Davao Lawyers Kick GMAs Con-Ass

Dec. 11, 2006
Con-Ass CON-ASSES Enraged lawyers show how they feel about the plan, called Constituent Assembly or Con-Ass, to change the Constitution without the concurrence of the Senate. “There could never be a meaningful Charter change if Arroyo is not ousted,” they said. (davaotoday.com photo by Germelina A. Lacorte)

The different lawyers groups in Davao City have banded together to defy the Arroyo administrations attempt to change the Constitution through questionable means. Davao Todays Germelina A. Lacorte reports.

DAVAO CITY The different groups of lawyers in this city have bonded together against the Arroyo administration’s latest attempt to initiate a change in the Constitution, which some of them consider as tantamount to coercion.

“Any move to change the Constitution at present is only intended to prolong the present administration’s stay in power,” said Carlos Zarate, secretary-general of the United Peoples Lawyers in Mindanao. “A meaningful Charter change can only happen if Arroyo is ousted,” referring to President Gloria Macapagal-Arroyo.

Zarates group vowed to support the series of protests to be launched nationwide if allies of the president insist in changing the Constitution through questionable means.

Cesar Europa, president of the Integrated Bar of the Philippines chapter in Davao, called the attempt of the group of House speaker Jose de Venecia, which gave an ultimatum to the Senate to concur with the creation of a constitutional convention in a matter of days as a “hold-up.”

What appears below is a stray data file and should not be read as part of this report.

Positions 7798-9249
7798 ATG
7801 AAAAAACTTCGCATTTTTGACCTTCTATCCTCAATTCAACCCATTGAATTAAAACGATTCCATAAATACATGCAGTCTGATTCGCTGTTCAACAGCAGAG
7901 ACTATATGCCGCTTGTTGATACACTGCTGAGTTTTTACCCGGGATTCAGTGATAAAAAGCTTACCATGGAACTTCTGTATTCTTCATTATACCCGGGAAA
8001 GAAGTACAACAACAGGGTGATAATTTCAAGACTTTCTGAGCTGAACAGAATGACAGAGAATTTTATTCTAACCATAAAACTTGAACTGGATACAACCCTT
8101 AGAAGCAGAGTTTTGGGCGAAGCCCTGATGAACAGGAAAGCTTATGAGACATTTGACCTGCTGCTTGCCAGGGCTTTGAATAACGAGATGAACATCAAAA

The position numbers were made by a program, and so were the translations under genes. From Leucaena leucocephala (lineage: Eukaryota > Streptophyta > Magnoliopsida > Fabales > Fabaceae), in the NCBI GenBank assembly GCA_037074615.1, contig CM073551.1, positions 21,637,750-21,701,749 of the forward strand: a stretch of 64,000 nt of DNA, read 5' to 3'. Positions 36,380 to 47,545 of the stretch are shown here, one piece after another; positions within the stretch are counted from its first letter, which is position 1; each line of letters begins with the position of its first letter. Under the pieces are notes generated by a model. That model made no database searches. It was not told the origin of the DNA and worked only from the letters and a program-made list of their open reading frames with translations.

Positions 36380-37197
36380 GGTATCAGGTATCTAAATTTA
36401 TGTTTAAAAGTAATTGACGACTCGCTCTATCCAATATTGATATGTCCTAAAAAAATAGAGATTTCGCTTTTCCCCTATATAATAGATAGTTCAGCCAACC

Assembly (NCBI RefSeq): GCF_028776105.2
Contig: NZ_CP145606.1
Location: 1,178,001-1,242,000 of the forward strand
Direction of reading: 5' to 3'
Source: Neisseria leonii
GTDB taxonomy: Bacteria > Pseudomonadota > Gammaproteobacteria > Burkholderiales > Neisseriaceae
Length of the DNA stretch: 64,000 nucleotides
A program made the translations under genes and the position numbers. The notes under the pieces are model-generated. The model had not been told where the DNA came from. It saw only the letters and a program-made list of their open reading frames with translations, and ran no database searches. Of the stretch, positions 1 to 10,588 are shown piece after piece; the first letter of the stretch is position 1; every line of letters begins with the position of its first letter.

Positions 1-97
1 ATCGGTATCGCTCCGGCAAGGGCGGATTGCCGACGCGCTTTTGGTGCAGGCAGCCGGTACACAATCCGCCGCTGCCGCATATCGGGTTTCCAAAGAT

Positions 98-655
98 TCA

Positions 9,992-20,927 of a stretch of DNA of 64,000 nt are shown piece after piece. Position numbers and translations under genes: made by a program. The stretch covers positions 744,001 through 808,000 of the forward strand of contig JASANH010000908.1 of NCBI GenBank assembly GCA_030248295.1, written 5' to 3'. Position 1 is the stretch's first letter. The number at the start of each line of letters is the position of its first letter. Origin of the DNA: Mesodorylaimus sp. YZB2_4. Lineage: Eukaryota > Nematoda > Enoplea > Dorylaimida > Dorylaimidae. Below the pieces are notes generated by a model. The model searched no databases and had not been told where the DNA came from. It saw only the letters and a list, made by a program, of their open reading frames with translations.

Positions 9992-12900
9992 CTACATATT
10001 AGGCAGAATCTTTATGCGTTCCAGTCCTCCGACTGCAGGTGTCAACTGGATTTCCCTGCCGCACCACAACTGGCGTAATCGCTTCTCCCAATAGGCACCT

“Coercion is a crime under the Revised Penal Code and what Arroyo’s allies did was tantamount to that,” he said in a press briefing here on Monday, where lawyers showed to the press posters of a buttock with the words “GMA Con Ass.”

The different lawyers’ groups, which include the Free Legal Assistance Group, the Alternative Law Groups Inc., and the Bangsamoro Lawyers’ Network, expressed their sentiment after the administration allies led by de Venecia tried to initiate Charter change in Congress through a constitutional assembly (Con-Ass) without the consent of the Senate.

Under the law, the Congress is a bicameral body so that something as fundamental as changing the Constitution has to have the consent of both bodies.

One of the reasons advanced by de Venecia’s group for pushing for Charter change is to abolish what they call as “gridlock-prone” presidential system and change it into a parliamentary form of government, which, Europa said, is “immaterial,” because, according to him, it’s not the form of government that matters but the people who run it. “Try to put these people in the British parliament, for instance, and it would be just the same mess,” he said.

Zarate also called the proposal to lift the protectionist provisions in the Constitution as “dangerous” because it would open the entry of foreign big corporations to land and business ownership in the country at the expense of the impoverished communities, who are already displaced from their lands with the entry of mining and other such companies here.

The lawyers said the administrations move to steer the discussion away from the failed Con-Ass to the constitutional convention (ConCon) to initiate Charter change is questionable. Although the Integrated Bar of the Philippines national leadership had earlier supported the moves to change the Constitution through ConCon, “I haven’t heard yet what the national IBP has to say to this kind of ConCon,” Zarate said.

But, he added, if there should be a change in the Constitution, it should be through a ConCon” but not under the circumstances de Venecia and his group created.

The Bangsamoro Lawyers’ Network called the de Venecia-initiated move as a “blatant disregard of the law” and is “plainly distasteful.” (Germelina Lacorte/davaotoday.com)

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